Shifting Gears at the Midpoint of the Novel


marbles lined up

All lined up–for a different game?

Strictly speaking, I’m supposed to be working on Act III, but I’ve been spending a lot of time on the two-chapter spread that makes up the midpoint of the novel, the middle of Act II. For me, this is a danger area, because it’s the point where the protagonist is supposed to become fully committed to solving the problem in the novel, after something happens which clarifies the course of action that she must take. It’s often something that has to do with the subplot.

My characters have gone and pulled a fast one on me. A major character has become a bit of a boring letdown, and a side character has taken a starring role, despite all the disadvantages I’ve dumped on him. Or maybe because of the disadvantages. Neither of these guys were supposed to have that much of a starring role. As it is, they’ve created a real dilemma for my heroine Charlotte, one I hadn’t planned on.

So I should just go with the flow, right? Not necessarily. Because everything that happens at this point now becomes an essential part of Charlotte’s story all the way through to the end of the novel, and quite possibly having reverberations into Book Three. Oh, who am I kidding. I know it’s going to have reverberations in Book Three. This is a story line that’s screaming to be written. And it threatens to change the nature of what I’m writing.

Back when I first decided to write a novel, I thought I would write a cozy mystery, under the illusion that I wanted to write something light and fun. But my cozy premise warped into women’s fiction/amateur female sleuth more than a mystery with a “hook,” as certain publishers are currently describing cozies. I soon realized that I couldn’t do funny, or talking cats (although Charlotte does talk to Shamus), or a hobby-based theme such as knitting or cooking or witchcraft. I could do midlife angst, though, and thus wrote the novel that was actually in me. It qualified as a cozy because it didn’t have any explicit violence, language, or sex, but a woman of a certain age who has downsized, then turned the skills of observation she acquired in her former profession into a means of uncovering motivation is not much of a hook. It’s a dramatic premise.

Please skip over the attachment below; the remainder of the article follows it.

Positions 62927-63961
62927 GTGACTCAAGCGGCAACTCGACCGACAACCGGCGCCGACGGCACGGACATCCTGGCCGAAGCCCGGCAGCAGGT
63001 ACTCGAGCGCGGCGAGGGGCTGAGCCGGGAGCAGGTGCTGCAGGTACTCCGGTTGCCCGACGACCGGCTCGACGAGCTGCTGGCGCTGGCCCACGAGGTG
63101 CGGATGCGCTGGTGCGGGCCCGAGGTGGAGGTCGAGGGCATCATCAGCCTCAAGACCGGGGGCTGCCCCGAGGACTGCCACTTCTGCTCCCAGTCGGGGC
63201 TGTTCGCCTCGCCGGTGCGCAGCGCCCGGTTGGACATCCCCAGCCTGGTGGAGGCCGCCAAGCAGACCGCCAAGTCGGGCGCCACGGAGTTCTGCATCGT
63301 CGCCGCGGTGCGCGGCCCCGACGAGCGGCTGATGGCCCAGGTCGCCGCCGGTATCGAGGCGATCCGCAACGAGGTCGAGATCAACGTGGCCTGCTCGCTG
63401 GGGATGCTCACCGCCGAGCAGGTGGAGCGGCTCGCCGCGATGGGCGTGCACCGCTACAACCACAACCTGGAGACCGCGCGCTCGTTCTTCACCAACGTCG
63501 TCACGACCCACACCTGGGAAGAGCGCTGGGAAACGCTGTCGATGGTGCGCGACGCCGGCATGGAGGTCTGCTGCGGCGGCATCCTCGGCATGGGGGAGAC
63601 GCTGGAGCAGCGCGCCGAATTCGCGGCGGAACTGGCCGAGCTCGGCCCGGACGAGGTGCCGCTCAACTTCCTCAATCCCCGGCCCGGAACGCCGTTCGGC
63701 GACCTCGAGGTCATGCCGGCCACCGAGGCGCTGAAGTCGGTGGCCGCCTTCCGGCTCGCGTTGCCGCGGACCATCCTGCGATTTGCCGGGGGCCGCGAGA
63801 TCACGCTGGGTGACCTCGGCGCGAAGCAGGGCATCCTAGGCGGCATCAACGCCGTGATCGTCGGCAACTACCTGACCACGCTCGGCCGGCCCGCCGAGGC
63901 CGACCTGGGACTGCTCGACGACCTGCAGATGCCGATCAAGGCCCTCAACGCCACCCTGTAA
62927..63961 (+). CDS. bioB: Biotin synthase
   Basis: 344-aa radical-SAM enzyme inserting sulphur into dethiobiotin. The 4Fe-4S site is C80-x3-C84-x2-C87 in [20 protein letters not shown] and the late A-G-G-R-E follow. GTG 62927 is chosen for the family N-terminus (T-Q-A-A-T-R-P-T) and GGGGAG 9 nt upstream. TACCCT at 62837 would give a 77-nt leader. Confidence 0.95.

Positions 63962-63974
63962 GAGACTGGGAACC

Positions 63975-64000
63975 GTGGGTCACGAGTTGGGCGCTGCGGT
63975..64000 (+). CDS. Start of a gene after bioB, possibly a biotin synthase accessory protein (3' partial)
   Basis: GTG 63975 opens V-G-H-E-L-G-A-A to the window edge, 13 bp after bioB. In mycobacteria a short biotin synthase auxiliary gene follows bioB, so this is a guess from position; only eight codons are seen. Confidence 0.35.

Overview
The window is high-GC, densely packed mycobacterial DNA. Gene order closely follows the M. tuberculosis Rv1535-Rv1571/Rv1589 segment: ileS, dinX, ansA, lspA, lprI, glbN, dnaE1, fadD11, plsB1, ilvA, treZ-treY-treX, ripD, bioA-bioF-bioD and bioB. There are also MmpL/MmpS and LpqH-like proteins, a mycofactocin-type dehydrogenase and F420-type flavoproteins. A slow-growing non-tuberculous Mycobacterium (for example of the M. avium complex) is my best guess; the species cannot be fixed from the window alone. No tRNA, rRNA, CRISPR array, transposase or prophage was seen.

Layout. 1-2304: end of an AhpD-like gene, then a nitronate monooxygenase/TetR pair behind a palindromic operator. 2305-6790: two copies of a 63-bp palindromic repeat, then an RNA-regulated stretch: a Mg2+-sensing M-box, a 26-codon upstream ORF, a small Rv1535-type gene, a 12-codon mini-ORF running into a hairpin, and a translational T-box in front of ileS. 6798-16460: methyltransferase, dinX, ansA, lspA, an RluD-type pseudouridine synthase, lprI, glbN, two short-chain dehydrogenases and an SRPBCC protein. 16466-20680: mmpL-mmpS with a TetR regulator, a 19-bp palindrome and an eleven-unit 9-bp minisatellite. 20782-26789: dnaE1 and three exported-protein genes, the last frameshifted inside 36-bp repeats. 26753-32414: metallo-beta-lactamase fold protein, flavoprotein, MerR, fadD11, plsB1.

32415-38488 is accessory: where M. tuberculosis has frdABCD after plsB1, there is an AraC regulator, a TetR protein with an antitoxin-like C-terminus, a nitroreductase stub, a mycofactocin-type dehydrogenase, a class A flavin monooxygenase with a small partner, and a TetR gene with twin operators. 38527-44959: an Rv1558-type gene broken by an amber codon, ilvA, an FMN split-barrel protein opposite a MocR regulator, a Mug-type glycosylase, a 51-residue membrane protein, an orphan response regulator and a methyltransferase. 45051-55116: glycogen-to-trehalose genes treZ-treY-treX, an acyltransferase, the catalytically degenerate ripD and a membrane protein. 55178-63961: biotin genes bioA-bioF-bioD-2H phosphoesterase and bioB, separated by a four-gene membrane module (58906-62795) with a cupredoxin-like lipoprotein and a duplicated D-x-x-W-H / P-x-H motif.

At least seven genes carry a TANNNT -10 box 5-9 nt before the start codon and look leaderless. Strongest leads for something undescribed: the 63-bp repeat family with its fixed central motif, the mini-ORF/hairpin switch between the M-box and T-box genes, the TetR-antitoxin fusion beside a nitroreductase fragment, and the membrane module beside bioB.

So what do I do? Market it as a straight mystery? Change the cover art from vector graphics to a moody photo? No one seems to be saying no, but of course I don’t want to fix what ain’t broke. It’s been a really hard one to call.

And now my characters are really challenging the cozy pigeon hole. Their relationships are complex and increasingly mature, the nature of the crime is colder, the motivation darker. Even in idyllic Elm Grove, and among the good-hearted people that are Charlotte’s friends, the world is not a sweet and cozy place.

I’m gonna have to sleep on this one.


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One thought on “Shifting Gears at the Midpoint of the Novel

  • Elizabeth S. Craig

    A few cozy series have done that (morphed) with varying results. I know one trad-published writer who did get some kickback, but it was because she’d ramped up the violence and language in the previous very long-running cozy-crafting series (involving a rape of a beloved character). That was pushing the envelope for her readers and she definitely heard about it.

    But I think you’re following your characters’ lead, which is so important. You’re early enough in your series that you can really set the course and not lose readers. I think I’d hear the characters out and see what direction they take you. You can always change marketing later…no need to really worry about it now. Just my thoughts.